Tim Henman Slazenger tennis ball

Tim Henman with this year’s official Slazenger tennis ball – a slave to refrigeration

The Wimbledon Championship, which reaches a climax this weekend, is a huge undertaking with its success or failure reliant upon, not the quality of the games or the clemency of the weather, but good old refrigeration.

From the players cold court-side drinks to the nine chillers required to air condition the covered Centre Court, refrigeration is making its unheralded contribution to this hugely popular annual sporting event.

Whether it’s conserving the 7,000 litres of cream needed to adorn the traditional Wimbledon strawberries or chilling the 25,000 bottles of champagne, refrigeration is essential. On top of that there’s the cooling load that must be met for the 100,000 pints of draught beer and lager downed during the championship, not to mention the refrigeration demand to ensure that the 135,000 ice creams and 20,000 portions of frozen yoghurt don’t turn to slush. Then there’s the mountain of food to be kept chilled or frozen for the hundreds of thousands of lunches. And just what would the 200,000 glasses of Pimms be without ice?

So many areas of our lives rely on refrigeration and Wimbledon fortnight is just a high profile example, but it’s not just behind the scenes where refrigeration is essential. On court, the tennis balls also have to be kept at the correct temperature for play.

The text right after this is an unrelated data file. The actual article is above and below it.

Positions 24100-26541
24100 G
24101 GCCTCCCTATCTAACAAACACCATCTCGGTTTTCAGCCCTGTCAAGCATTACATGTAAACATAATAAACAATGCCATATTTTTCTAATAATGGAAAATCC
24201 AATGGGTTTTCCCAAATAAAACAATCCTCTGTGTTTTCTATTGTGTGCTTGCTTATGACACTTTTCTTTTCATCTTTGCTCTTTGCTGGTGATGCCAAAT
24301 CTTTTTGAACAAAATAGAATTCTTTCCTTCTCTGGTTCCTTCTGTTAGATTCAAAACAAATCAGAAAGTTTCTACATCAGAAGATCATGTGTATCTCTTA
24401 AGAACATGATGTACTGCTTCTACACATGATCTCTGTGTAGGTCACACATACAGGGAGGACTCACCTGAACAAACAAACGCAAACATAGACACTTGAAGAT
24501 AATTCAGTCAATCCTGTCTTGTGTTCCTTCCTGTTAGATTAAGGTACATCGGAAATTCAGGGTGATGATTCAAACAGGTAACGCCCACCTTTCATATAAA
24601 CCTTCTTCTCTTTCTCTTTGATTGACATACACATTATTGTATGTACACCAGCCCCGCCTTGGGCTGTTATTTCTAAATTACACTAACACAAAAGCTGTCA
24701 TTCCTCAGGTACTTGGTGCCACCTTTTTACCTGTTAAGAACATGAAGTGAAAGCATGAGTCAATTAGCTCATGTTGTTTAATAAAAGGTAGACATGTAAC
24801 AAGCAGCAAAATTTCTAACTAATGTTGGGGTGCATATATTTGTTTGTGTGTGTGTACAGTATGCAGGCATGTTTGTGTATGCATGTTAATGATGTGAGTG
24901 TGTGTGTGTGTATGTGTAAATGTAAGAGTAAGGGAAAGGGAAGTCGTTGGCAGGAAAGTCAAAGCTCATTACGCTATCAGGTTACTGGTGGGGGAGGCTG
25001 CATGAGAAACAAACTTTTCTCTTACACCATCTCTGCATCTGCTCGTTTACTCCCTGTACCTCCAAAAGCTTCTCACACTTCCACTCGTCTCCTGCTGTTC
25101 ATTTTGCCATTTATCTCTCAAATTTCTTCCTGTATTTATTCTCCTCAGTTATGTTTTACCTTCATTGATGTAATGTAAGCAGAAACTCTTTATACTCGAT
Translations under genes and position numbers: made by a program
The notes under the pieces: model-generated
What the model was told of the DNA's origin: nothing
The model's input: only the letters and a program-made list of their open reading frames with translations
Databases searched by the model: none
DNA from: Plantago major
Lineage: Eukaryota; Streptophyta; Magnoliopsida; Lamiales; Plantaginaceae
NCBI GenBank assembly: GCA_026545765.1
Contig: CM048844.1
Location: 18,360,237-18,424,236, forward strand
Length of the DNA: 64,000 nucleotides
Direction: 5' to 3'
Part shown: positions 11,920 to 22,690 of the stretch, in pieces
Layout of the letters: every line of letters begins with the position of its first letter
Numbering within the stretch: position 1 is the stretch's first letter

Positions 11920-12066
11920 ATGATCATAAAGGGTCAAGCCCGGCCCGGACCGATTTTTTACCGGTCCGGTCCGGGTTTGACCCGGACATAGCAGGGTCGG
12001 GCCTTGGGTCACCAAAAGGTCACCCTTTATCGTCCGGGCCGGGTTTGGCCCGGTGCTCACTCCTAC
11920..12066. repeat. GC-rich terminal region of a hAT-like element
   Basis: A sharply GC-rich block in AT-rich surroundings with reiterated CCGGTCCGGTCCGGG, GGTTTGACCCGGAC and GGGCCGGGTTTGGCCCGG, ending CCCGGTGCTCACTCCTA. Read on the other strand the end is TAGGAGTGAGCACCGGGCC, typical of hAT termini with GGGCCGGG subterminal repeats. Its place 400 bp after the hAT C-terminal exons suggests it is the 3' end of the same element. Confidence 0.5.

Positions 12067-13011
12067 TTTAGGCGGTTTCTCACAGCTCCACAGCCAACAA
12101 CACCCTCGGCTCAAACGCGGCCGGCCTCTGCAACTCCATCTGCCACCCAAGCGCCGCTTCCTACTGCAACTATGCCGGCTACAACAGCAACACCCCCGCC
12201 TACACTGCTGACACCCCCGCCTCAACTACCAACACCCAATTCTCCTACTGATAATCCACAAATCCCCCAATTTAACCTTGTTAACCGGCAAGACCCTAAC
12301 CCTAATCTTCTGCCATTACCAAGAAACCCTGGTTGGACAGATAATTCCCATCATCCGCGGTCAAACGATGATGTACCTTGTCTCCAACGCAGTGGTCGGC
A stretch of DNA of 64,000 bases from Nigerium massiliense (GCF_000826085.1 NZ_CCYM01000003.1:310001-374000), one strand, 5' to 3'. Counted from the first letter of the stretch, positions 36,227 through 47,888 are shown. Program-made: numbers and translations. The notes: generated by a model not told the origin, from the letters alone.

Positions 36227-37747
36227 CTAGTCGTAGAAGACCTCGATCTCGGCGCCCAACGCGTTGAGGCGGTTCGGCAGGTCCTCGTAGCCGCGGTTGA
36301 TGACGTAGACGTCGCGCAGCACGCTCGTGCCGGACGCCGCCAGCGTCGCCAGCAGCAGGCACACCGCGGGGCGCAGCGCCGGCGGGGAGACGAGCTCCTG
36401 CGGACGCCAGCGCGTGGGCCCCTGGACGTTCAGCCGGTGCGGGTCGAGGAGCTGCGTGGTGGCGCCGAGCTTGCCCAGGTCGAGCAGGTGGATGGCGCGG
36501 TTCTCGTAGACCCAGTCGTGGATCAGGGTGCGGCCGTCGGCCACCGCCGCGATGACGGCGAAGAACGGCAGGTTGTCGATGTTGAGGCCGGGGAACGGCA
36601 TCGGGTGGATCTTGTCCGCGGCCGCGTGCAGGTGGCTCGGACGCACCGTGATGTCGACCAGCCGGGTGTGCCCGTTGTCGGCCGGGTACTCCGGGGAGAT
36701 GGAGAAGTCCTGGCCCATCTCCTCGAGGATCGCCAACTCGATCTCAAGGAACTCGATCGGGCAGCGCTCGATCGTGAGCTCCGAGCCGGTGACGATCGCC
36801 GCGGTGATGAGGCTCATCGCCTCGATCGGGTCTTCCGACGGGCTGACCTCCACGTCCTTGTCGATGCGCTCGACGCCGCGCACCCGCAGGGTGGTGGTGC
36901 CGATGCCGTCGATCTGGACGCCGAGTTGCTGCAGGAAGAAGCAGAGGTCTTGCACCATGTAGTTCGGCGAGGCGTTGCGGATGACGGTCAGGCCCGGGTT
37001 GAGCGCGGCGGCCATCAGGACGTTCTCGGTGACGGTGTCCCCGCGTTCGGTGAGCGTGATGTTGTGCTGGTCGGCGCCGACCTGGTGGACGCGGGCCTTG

Official supplier Slazenger delivers around 54,000 balls to the Wimbledon Championship each year. About 20,000 of these are used for qualifying and practice but all are kept at 20ºC to keep them in perfect condition and with the right amount of bounce.

Modern tennis balls are made of a hollow rubber core and covered in a premium woven cloth and then steamed to produce the familiar fluffy exterior. Pressurised air inside the rubber core is what gives the ball its bounce and, as every refrigeration engineer knows, temperature has a marked effect on pressure and, hence, the amount of bounce.

At one time the balls were kept in fridges, court-side . The New Yorker magazine from 1968 records that a “Lightfoot Automatic Electric Refrigerator” was used on Centre Court to ensure consistency of bounce in the ball. It also reports that head groundskeeper Robert Twynam also used the fridge to store his butter and milk until he bought his own refrigerator.

So, while the applause will be directed at the winners this weekend, it’s worth reflecting that they probably wouldn’t have achieved their success without refrigeration.